The Evening Telegram
May 28, 1914
News reached Mr. H. W. LeMessurier, of the Customs Department today, that the schooner Agnes R. owned by Ryan Brothers of Trinity, was lost and that the crew had a very narrow escape with their lives. The Agnes R., Richard Walker, master, was bound from Brigus to Trinity and at ten o’clock on Tuesday night last she struck a large piece of ice near the Horse Chops and sank. The crew had a close call. They saved themselves by rowing to Green Island where they reached at noon yesterday after having an anxious time of it.
The Evening Telegram,
October 17, 1960
The 277 ton M.V. Fenmore, owned by Captain John Blackwood, sank in 15 fathoms of water within a few minutes after striking a rock at the entrance to the harbour at Trinity, T.B. Saturday night.
Captain Blackwood said today that all he felt was a slight bump as the vessel struck the rock on the starboard side. He said he didn’t think any serious damage had been done until one of the crew called out that the forecastle was filling with water.
He ordered the lifeboat lowered, and by the time the boat was in the water the Fenmore’s rail on the port side was awash.
He and the crew just had time to push off from the vessel’s side when her stern rose into the air and she slid under bow first.
The captain said they had left North Sydney Thursday night with a cargo of 343 tons of coal for Trinity.
After a calm weather trip they arrived off Trinity Saturday night and steered towards the entrance between Admiral’s Island and Skerwink. The engine was going dead slow ahead, with the vessel making about three knots. It was a dark night, without stars or moon.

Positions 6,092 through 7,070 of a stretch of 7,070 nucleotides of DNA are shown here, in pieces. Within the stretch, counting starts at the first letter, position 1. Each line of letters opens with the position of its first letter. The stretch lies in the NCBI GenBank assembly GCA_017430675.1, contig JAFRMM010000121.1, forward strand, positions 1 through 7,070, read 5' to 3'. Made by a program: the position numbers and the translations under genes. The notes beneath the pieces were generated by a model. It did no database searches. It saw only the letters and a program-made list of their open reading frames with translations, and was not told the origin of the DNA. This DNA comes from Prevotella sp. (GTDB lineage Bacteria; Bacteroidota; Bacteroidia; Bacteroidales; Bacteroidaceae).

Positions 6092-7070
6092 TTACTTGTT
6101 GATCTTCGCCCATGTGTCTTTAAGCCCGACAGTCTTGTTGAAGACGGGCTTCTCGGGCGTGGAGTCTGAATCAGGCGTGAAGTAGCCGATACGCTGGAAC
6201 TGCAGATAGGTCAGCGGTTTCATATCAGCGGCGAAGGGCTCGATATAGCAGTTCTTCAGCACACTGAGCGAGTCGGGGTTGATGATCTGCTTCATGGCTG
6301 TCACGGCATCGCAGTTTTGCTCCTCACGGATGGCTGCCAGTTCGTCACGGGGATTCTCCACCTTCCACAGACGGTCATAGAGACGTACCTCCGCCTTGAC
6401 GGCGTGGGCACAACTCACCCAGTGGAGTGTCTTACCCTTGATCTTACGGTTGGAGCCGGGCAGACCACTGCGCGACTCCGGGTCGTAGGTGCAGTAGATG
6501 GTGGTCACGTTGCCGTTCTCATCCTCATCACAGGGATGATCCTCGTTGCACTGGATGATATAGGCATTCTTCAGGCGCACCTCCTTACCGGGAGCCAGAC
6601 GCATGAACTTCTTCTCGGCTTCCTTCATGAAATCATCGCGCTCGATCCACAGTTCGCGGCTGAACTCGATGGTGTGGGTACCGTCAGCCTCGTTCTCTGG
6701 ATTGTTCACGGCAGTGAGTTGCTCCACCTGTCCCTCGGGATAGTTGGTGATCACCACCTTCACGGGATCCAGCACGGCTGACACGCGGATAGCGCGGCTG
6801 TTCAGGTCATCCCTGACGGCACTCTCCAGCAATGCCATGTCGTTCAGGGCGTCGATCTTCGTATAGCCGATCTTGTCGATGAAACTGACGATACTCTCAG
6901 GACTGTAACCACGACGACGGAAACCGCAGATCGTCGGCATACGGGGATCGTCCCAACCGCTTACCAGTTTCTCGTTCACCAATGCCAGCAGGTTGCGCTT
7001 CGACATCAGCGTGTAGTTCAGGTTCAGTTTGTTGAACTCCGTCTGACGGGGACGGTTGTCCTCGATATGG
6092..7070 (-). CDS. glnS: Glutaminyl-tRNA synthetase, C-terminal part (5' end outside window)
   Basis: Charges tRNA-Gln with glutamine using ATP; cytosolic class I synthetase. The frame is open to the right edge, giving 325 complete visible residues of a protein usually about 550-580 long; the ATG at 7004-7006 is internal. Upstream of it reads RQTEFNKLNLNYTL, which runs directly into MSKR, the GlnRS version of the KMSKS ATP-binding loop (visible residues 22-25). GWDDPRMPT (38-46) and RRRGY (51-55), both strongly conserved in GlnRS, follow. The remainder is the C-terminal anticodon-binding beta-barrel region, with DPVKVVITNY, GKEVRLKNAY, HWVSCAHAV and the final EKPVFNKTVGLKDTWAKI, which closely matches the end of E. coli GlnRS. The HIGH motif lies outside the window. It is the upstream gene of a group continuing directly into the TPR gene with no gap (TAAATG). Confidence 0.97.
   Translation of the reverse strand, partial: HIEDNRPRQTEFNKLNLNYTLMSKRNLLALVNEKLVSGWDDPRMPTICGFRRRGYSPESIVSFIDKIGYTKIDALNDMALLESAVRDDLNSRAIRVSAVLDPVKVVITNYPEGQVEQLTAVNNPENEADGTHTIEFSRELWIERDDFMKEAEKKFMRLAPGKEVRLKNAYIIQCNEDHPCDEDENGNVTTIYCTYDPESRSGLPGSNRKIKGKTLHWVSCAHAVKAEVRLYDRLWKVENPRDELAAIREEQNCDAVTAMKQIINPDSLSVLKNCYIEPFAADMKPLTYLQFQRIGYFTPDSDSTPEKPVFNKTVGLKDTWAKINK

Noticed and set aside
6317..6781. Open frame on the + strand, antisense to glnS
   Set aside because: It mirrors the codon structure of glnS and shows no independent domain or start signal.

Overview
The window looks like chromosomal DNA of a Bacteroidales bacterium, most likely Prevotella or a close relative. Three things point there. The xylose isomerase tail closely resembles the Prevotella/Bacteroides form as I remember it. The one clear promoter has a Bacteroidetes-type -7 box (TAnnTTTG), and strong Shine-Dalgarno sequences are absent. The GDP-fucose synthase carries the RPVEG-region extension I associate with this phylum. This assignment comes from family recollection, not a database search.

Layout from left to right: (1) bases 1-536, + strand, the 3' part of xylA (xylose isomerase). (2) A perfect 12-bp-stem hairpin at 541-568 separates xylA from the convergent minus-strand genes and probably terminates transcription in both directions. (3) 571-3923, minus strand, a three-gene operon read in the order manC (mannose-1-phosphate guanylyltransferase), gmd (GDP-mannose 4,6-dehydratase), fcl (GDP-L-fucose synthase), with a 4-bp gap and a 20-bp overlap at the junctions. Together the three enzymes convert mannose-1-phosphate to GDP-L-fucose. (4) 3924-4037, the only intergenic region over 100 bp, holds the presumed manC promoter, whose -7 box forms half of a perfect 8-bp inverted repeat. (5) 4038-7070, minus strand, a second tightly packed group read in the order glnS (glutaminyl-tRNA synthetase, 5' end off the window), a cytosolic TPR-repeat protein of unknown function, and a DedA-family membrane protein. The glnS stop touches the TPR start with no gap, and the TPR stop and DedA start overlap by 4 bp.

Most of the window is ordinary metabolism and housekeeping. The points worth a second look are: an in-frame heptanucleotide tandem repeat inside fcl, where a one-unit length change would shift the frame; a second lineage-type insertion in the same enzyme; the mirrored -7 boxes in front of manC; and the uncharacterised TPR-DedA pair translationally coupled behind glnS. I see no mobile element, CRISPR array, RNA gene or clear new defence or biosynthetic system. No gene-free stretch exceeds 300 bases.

The radar showed the ship to be in the exact centre of the entrance. It was around 9 o’clock the skipper felt the ship bump on a rock. He ordered the engine stopped and a minute later someone called out that water was making fast in the forecastle.
Captain Blackwood immediately ordered the lifeboat launched, and while this was being done the ship settled heavily by the head and dipped the rail on her port side under.
As they rowed clear of the sinking vessel she went under, approximately half an hour after she struck.
The captain and his seven man crew rowed ashore, where they were accommodated for the night at the Trinity Cabins.
The 149 ton Mont Murray, owned by Captain Blackwood, sank 58 miles southwest of St. Pierre in September 1955 after foundering at the onset of a hurricane. The captain and his crew were rescued by the trawler Red Diamond IV just before the Mont Murray went under.
Captain Blackwood bought and later used as a trawler, the Fenmore in England in 1958. She was built as a minesweeper and later used a trawler.